Stunning Views of the ‘Pillars of Creation’

Two of the European Space Agency’s (ESA) orbiting observatories captured spectacular views of the gas pillars in the Eagle Nebula (M16) that were the subject of the iconic 1995 Hubble images dubbed “Pillars of Creation,” which became one of the most iconic images of the 20th century. Now, two of ESA’s orbiting observatories —Stunning Herschel and XMM-Newton photos— revealed new insights this enigmatic star-forming region.

The pillars are only a small portion of the extensive nebulous region imaged in far-infrared by ESA’s Herschel Space Observatory, which shows cool dust and gas tendrils being carved away by the hot stars seen in the X-ray image from XMM-Newton. The wide-field optical image from the ESO MPG telescope puts the pillars into context against the full scale of the nebula, which is over 75 light-years across. 

The Eagle Nebula is 6500 light-years away in the constellation of Serpens. It contains a young hot star cluster, NGC6611, visible with modest back-garden telescopes, that is sculpting and illuminating the surrounding gas and dust, resulting in a huge hollowed-out cavity and pillars, each several light-years long.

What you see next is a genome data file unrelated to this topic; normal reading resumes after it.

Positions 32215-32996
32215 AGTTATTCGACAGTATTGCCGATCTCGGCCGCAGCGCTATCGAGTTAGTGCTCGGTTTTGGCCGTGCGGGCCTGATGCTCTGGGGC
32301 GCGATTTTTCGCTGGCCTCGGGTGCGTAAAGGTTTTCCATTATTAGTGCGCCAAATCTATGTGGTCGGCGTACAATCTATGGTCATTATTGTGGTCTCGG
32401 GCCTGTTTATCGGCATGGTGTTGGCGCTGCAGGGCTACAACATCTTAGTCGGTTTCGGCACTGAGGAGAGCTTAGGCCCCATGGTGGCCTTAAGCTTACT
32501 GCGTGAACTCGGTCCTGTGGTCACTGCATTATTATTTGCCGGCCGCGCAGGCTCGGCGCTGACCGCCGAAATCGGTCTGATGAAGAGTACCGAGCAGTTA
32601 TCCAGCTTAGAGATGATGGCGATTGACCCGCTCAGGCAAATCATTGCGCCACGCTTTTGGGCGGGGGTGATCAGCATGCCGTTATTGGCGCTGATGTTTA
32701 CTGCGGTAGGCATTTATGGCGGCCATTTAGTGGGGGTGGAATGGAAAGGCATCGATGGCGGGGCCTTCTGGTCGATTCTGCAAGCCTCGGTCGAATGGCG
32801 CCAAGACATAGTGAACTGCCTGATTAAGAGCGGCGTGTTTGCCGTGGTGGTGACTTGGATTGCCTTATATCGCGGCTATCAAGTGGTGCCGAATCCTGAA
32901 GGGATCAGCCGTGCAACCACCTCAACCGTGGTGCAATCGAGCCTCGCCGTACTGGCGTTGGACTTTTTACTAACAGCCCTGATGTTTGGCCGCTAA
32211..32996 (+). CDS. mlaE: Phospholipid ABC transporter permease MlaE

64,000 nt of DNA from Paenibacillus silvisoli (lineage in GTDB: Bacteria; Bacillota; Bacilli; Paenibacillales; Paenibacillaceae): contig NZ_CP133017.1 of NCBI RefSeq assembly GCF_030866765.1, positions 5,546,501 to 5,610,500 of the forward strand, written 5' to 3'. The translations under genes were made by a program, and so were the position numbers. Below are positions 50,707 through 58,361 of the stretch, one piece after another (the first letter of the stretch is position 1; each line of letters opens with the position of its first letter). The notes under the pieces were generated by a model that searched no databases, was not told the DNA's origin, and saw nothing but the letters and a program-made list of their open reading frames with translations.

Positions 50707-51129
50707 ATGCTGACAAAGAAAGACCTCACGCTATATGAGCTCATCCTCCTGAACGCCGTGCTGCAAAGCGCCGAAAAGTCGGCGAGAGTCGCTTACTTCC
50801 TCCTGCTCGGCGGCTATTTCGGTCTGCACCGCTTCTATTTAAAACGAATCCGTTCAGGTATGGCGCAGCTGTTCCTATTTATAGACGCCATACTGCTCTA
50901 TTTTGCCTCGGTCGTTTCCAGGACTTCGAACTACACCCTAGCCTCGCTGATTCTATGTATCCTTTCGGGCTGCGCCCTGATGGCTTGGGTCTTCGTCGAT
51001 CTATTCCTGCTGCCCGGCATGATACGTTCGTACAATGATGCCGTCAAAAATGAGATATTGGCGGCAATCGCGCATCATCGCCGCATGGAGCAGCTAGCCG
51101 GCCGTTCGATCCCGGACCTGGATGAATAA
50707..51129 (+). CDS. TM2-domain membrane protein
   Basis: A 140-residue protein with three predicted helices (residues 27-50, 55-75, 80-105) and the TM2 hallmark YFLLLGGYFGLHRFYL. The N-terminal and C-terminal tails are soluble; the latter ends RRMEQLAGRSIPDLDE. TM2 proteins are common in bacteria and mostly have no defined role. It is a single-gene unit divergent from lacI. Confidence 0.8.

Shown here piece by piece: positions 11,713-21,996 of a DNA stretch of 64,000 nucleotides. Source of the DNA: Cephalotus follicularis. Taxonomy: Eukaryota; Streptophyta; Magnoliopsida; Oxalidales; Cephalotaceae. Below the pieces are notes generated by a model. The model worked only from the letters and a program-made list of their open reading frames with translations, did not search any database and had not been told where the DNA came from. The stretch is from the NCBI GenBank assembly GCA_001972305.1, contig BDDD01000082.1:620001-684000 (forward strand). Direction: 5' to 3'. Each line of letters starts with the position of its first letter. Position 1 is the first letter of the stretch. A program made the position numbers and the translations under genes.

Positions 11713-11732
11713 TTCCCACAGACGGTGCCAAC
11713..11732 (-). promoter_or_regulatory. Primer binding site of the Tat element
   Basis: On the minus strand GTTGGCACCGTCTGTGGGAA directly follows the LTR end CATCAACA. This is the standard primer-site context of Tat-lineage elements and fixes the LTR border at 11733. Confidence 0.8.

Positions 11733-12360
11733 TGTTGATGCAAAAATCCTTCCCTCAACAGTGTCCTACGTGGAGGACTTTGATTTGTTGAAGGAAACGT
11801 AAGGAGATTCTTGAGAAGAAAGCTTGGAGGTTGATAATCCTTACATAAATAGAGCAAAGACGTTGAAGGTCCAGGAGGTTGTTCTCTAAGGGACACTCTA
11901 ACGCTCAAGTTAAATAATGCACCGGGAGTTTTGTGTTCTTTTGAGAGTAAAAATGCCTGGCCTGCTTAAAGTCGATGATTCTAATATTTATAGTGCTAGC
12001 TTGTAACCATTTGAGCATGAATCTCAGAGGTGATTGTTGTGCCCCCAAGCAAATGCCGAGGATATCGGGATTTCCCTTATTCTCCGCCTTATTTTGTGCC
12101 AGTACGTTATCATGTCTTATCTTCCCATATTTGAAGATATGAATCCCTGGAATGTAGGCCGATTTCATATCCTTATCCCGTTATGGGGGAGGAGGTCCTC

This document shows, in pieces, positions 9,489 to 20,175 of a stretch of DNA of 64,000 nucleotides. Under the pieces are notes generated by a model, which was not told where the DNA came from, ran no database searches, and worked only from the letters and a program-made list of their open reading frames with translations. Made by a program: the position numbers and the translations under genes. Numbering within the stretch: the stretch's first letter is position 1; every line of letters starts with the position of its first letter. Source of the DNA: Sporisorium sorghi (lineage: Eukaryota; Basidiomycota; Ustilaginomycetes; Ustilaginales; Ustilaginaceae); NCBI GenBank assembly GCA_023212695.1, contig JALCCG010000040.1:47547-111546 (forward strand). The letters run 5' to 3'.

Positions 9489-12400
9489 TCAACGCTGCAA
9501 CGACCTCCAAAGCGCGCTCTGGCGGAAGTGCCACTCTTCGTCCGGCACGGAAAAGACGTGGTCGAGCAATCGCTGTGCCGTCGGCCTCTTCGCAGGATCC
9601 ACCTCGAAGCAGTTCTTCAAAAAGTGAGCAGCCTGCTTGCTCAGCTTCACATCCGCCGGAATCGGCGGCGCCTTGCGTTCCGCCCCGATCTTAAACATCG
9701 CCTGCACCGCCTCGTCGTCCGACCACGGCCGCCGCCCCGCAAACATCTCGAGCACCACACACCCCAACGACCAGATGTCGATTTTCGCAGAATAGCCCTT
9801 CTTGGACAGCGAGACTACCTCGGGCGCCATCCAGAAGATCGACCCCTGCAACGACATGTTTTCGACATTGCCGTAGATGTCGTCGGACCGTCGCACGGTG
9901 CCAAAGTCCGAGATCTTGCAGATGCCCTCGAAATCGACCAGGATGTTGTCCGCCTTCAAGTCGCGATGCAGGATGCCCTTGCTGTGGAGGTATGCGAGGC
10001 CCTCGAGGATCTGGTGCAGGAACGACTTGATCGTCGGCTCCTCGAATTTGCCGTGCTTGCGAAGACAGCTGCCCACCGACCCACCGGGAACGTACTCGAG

The Hubble image hinted at new stars being born within the pillars, deeply inside small clumps known as ‘evaporating gaseous globules’ or EGGs. Owing to obscuring dust, Hubble’s visible light picture was unable to see inside and prove that young stars were indeed forming.   The ESA Herschel Space Observatory’s new image shows the pillars and the wide field of gas and dust around them. Captured in far-infrared wavelengths, the image allows astronomers to see inside the pillars and structures in the region.

In parallel, a new multi-energy X-ray image from ESA’s XMM-Newton telescope shows those hot young stars responsible for carving the pillars. Combining the new space data with near-infrared images from the European Southern Observatory's (ESO's) Very Large Telescope at Paranal, Chile, and visible-light data from its Max Planck Gesellschaft 2.2m diameter telescope at La Silla, Chile, we see this iconic region of the sky in a uniquely beautiful and revealing way. 

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